Register

Peak Oil is You


Donate Bitcoins ;-) or Paypal :-)


Page added on February 4, 2016

Bookmark and Share

A Saudi-Russian Oil Détente? Not Likely

A Saudi-Russian Oil Détente? Not Likely thumbnail

Moscow’s call for talks went nowhere, but oil prices jumped.

Most oil analysts and traders were intrigued when Russia’s energy minister signaled on Jan. 28 that the Kremlin wanted to discuss oil production cuts with OPEC. After all, limiting supply may help bolster the collapsing price of crude, which is hurting all major petroleum powers. Yet no one was surprised when the Saudis didn’t jump at the chance to meet with the Russians.

The Saudis have insisted that OPEC won’t cut output unless other major exporters like Russia, the world’s top producer, reduce output as well. “Russia has zero credibility with OPEC and with Saudi Arabia in particular,” after promising cuts during previous crises and then failing to deliver, says Citigroup analyst Seth Kleinman. Russia pledged to curb output when oil crashed in 2001 but instead increased its crude exports while Saudi Arabia cut back. The Russians did the same in 2008, leaving OPEC to shoulder the burden of output reductions.

A Saudi-Russian agreement also would require more than economic calculation. President Vladimir Putin supports Syrian ruler Bashar Al-Assad, while the House of Saud backs rebels seeking his overthrow. And if the Saudis cut their production, they’d be providing an opening for Iran, an Assad ally. Iran has been ramping up crude exports after sanctions were lifted last month.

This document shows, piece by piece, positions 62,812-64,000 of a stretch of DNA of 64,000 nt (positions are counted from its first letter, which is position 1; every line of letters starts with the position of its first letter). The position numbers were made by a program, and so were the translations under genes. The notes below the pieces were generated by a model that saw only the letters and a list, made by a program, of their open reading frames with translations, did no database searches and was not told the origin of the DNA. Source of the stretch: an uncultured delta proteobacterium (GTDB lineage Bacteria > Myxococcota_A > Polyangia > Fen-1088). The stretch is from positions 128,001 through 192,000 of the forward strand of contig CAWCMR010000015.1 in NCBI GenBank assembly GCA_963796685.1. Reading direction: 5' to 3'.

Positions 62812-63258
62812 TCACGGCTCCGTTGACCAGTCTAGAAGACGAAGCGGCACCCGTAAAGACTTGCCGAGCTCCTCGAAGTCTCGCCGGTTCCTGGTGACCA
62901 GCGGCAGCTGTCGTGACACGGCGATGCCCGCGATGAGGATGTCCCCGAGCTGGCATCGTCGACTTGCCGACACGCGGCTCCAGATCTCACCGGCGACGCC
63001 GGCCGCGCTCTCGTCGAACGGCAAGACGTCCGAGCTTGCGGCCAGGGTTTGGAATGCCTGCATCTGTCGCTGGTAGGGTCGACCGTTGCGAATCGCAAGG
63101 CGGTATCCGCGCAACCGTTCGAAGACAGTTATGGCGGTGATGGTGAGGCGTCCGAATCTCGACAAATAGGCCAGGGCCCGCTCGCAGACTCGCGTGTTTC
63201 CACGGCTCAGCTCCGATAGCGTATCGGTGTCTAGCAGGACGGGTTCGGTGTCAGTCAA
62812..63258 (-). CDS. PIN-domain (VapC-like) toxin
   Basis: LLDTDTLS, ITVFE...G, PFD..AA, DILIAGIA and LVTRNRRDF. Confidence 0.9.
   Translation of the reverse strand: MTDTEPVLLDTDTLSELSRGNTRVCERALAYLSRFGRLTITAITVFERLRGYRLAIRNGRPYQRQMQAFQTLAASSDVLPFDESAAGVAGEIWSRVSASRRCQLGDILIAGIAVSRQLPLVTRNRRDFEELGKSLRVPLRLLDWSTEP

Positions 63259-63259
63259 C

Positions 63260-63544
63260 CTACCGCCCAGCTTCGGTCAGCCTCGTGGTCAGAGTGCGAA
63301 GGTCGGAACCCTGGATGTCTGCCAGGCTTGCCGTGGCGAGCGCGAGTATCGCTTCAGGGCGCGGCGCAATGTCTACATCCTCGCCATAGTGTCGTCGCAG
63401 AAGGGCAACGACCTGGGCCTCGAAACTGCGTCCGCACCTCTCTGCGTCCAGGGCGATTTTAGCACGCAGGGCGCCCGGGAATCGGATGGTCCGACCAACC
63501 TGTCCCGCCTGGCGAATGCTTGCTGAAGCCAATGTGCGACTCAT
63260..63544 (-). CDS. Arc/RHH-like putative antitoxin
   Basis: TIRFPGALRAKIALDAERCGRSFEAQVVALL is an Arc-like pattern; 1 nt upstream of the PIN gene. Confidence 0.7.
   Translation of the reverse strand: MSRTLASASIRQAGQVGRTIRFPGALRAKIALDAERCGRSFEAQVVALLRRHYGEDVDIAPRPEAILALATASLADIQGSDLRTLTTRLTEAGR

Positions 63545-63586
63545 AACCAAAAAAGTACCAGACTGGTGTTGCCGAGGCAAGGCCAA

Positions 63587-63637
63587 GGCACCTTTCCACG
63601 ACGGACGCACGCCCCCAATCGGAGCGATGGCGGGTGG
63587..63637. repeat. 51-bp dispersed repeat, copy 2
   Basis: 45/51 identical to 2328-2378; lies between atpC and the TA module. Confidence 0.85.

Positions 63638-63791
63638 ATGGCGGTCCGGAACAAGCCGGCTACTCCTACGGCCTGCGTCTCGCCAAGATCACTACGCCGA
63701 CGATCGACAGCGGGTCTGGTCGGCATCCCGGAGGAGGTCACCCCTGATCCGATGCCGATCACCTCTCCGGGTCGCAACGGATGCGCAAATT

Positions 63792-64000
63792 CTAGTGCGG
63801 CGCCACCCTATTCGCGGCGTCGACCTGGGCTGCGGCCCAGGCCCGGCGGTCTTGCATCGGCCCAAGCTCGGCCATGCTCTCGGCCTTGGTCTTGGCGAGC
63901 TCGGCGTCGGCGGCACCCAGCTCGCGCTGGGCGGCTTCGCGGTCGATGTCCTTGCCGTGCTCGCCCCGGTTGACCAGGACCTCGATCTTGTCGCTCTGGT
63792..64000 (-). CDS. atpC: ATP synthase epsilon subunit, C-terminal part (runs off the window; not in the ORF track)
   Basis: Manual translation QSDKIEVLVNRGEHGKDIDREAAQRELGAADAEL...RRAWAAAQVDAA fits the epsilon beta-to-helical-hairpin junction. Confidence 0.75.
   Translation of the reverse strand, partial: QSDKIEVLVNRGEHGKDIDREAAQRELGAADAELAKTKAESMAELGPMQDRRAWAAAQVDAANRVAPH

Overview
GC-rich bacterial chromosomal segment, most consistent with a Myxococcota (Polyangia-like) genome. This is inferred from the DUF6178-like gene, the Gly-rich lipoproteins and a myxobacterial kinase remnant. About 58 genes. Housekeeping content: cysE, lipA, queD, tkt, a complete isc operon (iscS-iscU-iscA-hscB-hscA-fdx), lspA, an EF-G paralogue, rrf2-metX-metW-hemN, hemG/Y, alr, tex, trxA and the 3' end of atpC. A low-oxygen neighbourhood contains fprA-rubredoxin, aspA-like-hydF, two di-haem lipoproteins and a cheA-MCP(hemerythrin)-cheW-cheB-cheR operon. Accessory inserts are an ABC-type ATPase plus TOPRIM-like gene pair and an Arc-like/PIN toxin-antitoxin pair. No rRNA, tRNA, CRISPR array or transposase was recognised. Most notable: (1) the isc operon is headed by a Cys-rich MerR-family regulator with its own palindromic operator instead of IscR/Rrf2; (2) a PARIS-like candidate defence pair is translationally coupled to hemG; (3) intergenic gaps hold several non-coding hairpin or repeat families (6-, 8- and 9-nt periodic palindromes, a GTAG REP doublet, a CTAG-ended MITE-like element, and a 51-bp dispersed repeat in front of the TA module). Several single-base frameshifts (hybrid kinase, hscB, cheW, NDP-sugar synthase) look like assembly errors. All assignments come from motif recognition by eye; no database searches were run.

A deal is not only “highly unlikely,” in the estimation of Goldman Sachs, but “self-defeating” for the Saudis. By cutting production now and boosting prices, Saudi Arabia would effectively bail out U.S. shale producers just as the Saudi strategy of keeping prices low to squeeze them out of the market is beginning to work, Goldman’s Jeff Currie argues. Shale will buckle if the Saudis stay the course: The International Energy Agency predicts that non-OPEC production will slump this year by the most since 1992.

Citigroup’s Kleinman suggests that setting up an actual conference may no longer be the point. Russia has always said it can’t easily cut production for technical reasons—restarting oil wells is a lot harder in frozen Siberia than in the Arabian desert. Russian oil companies prefer to keep pumping at full throttle. The country’s publicly listed companies are less willing to curb supply than the state-owned champions of the Persian Gulf. Leaving the “heavy lifting” to OPEC has usually paid off for the Kremlin, Kleinman says.

So why even float the idea of rapprochement? The Russian announcement, plus rumors among traders of what Kleinman calls a “mythical agreement” between Russia and Saudia Arabia, pushed oil prices up 20 percent from their late January lows. Planting the possibility of an end to the oil war in traders’ minds could be an end in itself. “It raises the question of whether this is just being done in a desperate attempt to prop up the oil price,” Kleinman says. “It also raises the question of how long that strategy is going to work. Talk is cheap.”